The sounds in the [il] of 'ail' and the [w] of 'oui' are placed at the top of the consonants, directly under their vowel equivalents, [i] and [ou]. The consonant [u] in 'lui' is also placed directly under its vowel equivalent, the sound in 'du'. The consonants are arranged in vertical groups of two, voiced and unvoiced. The plosives [p], [t], [k] and [b], [d] and [g] are grouped together, and the three nasal consonants [m], [n] and [ng] associated with them are placed just under them, while at the same time being arranged side by side horizontally. This means that vertically, all the bilabials, all the labio-dentals, etc are together with each other and horizontally, the voiced and unvoiced are grouped.
This has proved to be a very powerful organization of the sounds of French. The great majority of students seem to sense the logic of the chart, even if they remain quite incapable of explaining it—as indeed they should. They seem to have the intuitive feeling that somehow it is 'right'. They focus much less on remembering, or trying to remember the chart, and much more on the actual gymnastics of the production of French. This is particularly true for the less able students who might once have spent a lot of time and energy memorizing the chart instead of actually doing the work required.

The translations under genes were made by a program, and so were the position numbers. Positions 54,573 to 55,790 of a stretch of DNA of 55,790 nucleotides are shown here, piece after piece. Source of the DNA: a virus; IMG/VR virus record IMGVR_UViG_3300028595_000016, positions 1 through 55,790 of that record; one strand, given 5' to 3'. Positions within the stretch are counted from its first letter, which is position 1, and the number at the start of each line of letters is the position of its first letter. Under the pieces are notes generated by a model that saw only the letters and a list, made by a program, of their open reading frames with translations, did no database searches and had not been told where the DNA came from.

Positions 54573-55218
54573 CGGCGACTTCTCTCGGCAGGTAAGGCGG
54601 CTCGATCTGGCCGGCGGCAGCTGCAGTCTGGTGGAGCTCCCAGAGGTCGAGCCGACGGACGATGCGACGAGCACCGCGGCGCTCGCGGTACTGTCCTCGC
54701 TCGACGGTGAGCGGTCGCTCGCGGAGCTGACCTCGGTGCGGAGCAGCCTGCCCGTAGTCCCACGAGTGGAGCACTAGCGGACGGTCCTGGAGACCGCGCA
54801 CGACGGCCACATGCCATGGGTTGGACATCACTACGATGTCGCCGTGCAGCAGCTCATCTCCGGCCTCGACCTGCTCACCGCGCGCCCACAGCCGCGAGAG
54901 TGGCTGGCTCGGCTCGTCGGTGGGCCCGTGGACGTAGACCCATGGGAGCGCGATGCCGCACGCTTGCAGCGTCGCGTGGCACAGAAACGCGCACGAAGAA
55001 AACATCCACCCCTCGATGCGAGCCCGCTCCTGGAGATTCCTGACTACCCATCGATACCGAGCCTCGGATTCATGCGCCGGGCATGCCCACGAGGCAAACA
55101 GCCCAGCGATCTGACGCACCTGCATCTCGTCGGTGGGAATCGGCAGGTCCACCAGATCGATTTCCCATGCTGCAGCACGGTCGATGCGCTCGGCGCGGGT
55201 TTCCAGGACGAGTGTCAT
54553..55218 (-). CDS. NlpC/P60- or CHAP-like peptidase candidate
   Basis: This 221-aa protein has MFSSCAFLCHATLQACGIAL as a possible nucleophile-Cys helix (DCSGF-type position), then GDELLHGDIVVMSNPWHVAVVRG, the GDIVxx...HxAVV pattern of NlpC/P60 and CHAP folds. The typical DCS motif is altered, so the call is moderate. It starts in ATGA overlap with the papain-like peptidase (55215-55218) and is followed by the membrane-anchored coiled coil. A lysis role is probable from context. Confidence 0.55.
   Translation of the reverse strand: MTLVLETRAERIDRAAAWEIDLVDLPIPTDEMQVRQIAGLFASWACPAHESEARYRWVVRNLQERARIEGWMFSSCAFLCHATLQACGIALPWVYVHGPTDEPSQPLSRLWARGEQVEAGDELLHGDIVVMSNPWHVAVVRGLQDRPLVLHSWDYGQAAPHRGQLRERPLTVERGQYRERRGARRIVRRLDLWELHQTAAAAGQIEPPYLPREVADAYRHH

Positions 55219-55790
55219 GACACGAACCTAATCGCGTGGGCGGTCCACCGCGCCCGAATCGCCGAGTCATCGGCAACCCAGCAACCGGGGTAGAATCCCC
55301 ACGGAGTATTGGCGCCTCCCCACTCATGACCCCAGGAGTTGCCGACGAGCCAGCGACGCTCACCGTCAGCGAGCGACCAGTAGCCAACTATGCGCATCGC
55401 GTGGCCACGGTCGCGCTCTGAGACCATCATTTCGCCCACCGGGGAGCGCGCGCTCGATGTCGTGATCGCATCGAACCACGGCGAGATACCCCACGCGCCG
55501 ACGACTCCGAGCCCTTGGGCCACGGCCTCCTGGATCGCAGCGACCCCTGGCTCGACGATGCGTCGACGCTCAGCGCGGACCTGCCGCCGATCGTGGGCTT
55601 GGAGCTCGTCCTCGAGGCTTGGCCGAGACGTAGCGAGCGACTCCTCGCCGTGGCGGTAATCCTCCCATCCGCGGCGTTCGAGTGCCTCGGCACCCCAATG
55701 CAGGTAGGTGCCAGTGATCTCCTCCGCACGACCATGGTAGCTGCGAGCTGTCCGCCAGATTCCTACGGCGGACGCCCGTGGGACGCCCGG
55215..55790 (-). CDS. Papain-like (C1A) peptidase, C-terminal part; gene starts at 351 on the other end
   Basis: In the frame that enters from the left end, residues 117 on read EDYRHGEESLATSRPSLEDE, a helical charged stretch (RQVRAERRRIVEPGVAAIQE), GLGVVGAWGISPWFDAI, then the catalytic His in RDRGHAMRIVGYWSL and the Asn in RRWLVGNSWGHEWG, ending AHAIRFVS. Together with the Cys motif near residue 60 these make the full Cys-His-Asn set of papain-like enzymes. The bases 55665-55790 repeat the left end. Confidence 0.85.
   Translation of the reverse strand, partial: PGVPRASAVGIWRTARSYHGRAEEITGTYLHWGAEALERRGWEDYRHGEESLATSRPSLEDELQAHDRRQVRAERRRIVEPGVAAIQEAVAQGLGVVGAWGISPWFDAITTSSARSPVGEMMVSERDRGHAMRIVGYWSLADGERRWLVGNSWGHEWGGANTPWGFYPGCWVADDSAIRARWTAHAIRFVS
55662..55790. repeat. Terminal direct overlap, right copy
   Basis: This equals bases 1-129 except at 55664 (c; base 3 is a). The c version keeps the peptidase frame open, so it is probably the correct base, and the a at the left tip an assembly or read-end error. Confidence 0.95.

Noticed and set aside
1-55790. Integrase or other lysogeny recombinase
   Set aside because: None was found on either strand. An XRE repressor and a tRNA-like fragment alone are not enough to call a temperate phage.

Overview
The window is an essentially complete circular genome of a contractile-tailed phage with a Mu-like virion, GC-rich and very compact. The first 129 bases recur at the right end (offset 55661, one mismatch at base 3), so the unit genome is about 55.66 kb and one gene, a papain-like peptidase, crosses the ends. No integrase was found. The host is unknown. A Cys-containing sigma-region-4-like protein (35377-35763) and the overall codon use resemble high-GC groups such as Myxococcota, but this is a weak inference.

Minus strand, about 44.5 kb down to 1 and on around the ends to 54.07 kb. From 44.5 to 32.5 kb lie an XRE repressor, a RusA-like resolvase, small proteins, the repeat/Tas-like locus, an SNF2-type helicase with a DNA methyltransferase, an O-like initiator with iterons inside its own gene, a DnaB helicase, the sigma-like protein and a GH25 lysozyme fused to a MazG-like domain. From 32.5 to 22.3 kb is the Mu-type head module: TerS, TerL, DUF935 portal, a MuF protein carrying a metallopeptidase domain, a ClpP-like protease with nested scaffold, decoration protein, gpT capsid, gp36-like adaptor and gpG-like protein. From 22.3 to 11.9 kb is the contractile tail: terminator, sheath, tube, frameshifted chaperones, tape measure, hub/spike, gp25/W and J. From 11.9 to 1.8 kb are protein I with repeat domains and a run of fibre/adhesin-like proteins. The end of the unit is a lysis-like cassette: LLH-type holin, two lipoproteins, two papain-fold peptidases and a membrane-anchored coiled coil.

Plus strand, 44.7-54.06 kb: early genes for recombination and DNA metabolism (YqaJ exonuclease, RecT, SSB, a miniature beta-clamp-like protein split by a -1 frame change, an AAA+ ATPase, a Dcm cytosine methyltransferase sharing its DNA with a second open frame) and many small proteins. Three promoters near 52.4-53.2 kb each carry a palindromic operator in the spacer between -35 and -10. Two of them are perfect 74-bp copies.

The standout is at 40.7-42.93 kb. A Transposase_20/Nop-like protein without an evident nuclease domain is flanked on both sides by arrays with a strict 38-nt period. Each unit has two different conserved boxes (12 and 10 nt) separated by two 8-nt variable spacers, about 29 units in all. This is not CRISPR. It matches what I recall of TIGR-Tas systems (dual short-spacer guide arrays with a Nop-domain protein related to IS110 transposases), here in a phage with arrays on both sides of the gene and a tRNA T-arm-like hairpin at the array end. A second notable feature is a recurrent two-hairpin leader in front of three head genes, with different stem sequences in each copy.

Needless to say, the teaching built around the revised chart respects the principle of the Subordination of Teaching to Learning.
This text was first published in the acts of the Conference "Caleb Gattegno's Science of Education: Ten Years After" held in New York in November,1998 to celebrate the tenth anniversary of Gattegno's death.
"Caleb Gattegno's Silent Way" by Roslyn Young is licensed under a Creative Commons Attribution-NonCommercial-NoDerivs 3.0 Unported License..